|US20030224314 *||30 May 2003||4 Dec 2003||Bergersen Earl O.||Dental appliance having a duplicated tooth area and/or a predicted tooth area and a method for correcting the position of the teeth of a patient|
|US20040023188 *||31 Jul 2003||5 Feb 2004||Align Technology, Inc.||Systems and methods for removing gingiva from computer tooth models|
|US20040058295 *||18 Sep 2003||25 Mar 2004||Bergersen Earl O.||System of dental appliances having various sizes and types and a method for treating malocclusions of patients of various ages without adjustments or appointments|
|US20040059382 *||18 Sep 2003||25 Mar 2004||Bergersen Earl O.||Pacifier, a system and a method for maintaining proper dentitions|
|US20040144393 *||8 Jan 2004||29 Jul 2004||Marla Conklin||Bite guard and method of manufacture|
|US20040152032 *||20 Jan 2004||5 Aug 2004||Bergersen Earl O.||Dental appliance and a system and a method for reducing an amount of patient cooperation to treat a malocclusion using the dental appliance|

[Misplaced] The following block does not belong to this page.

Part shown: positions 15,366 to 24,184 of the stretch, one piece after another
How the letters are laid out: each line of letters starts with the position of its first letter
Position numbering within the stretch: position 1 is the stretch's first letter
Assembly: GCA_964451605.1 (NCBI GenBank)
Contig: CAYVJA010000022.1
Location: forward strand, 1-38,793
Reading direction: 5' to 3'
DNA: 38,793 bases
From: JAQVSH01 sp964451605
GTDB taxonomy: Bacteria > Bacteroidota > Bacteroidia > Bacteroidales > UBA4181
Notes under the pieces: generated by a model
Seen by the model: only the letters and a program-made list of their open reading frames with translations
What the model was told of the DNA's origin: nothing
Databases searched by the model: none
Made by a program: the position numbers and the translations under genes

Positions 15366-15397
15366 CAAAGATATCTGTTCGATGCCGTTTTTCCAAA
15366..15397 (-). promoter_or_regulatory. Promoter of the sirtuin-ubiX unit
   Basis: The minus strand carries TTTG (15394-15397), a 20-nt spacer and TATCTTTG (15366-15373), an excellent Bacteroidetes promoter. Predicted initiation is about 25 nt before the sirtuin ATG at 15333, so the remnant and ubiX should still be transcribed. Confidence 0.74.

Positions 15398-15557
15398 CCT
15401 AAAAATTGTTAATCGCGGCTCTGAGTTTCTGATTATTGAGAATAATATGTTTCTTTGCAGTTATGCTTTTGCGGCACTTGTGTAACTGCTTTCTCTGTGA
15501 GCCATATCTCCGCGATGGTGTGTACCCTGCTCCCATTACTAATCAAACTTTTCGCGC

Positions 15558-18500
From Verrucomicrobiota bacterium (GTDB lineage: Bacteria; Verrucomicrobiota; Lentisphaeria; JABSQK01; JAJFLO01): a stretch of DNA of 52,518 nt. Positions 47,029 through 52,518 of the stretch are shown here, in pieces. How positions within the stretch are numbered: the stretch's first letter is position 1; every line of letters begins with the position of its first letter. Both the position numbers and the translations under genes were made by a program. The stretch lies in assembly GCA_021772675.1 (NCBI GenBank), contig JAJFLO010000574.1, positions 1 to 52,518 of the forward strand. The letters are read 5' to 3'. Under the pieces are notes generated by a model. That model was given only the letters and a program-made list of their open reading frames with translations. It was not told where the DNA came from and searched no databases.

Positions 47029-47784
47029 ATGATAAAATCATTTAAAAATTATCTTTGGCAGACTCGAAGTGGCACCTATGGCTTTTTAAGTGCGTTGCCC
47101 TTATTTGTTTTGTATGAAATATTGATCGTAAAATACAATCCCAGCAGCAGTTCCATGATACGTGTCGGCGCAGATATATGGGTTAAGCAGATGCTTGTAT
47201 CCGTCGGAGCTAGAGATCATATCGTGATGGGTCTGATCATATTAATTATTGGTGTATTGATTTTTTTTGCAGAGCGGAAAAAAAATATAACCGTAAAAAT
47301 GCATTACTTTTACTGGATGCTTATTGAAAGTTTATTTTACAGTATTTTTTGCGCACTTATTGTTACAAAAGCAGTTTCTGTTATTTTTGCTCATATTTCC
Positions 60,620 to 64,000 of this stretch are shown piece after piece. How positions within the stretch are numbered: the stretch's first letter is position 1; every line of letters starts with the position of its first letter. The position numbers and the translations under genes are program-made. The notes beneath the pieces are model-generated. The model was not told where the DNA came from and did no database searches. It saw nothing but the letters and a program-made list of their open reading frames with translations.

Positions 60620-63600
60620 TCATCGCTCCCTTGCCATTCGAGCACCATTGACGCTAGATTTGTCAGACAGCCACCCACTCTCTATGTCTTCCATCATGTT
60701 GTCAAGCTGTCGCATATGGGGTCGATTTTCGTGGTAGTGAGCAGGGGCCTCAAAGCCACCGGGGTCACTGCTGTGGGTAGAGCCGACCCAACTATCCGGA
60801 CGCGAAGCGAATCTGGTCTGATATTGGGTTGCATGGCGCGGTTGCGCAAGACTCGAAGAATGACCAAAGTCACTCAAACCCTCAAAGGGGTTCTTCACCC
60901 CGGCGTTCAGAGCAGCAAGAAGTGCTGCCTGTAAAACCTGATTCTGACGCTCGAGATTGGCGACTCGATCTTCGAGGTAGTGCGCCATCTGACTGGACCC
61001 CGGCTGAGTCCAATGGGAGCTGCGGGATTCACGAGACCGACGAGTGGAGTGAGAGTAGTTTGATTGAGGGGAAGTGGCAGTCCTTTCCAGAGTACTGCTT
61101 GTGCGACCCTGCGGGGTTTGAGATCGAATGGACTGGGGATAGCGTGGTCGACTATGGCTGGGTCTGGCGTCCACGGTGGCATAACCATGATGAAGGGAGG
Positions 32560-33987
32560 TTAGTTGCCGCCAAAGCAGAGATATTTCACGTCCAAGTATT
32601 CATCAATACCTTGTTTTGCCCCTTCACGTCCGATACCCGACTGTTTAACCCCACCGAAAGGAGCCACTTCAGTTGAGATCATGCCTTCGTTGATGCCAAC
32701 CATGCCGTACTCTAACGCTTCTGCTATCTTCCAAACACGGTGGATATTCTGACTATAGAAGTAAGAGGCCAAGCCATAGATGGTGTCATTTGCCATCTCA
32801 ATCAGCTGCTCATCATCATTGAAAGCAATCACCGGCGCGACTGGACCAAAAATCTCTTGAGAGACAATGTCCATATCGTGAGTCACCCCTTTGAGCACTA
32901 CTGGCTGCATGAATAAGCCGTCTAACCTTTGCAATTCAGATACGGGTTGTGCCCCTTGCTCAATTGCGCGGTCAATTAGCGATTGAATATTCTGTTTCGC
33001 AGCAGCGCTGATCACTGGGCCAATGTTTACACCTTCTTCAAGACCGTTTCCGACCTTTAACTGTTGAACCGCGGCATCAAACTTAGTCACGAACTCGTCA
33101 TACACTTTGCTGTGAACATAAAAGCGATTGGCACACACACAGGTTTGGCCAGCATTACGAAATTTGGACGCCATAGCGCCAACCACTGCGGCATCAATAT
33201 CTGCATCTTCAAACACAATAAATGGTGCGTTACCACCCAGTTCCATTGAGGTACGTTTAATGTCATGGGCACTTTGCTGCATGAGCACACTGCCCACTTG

|US20040170943 *||27 Feb 2004||2 Sep 2004||Align Technology, Inc.||System and method for positioning teeth|
|US20040209218 *||12 Mar 2004||21 Oct 2004||Align Technology, Inc.||System and method for releasing tooth positioning appliances|
|US20040224283 *||26 Nov 2003||11 Nov 2004||Sun Benjamin J.||Method of forming a dental product|
|US20040250818 *||12 Jun 2003||16 Dec 2004||Cook William A.||Mouthguard fitting tool|
|US20050084815 *||27 Feb 2001||21 Apr 2005||Werner Paulus||Jaw orthopedic device|
|US20050236003 *||28 Dec 2004||27 Oct 2005||Meader Charles R||Apnea nipple and oral airway and mandibular advancement device|
|US20060099546 *||24 Oct 2005||11 May 2006||Bergersen Earl O||Upper and a lower single preformed and/or customized appliance and a method for attaching the appliance to a first area of a dentition and moving teeth at a second area of the dentition|
|US20060257814 *||13 Mar 2006||16 Nov 2006||Align Technology, Inc.||Methods for correcting tooth movements midcourse in treatment|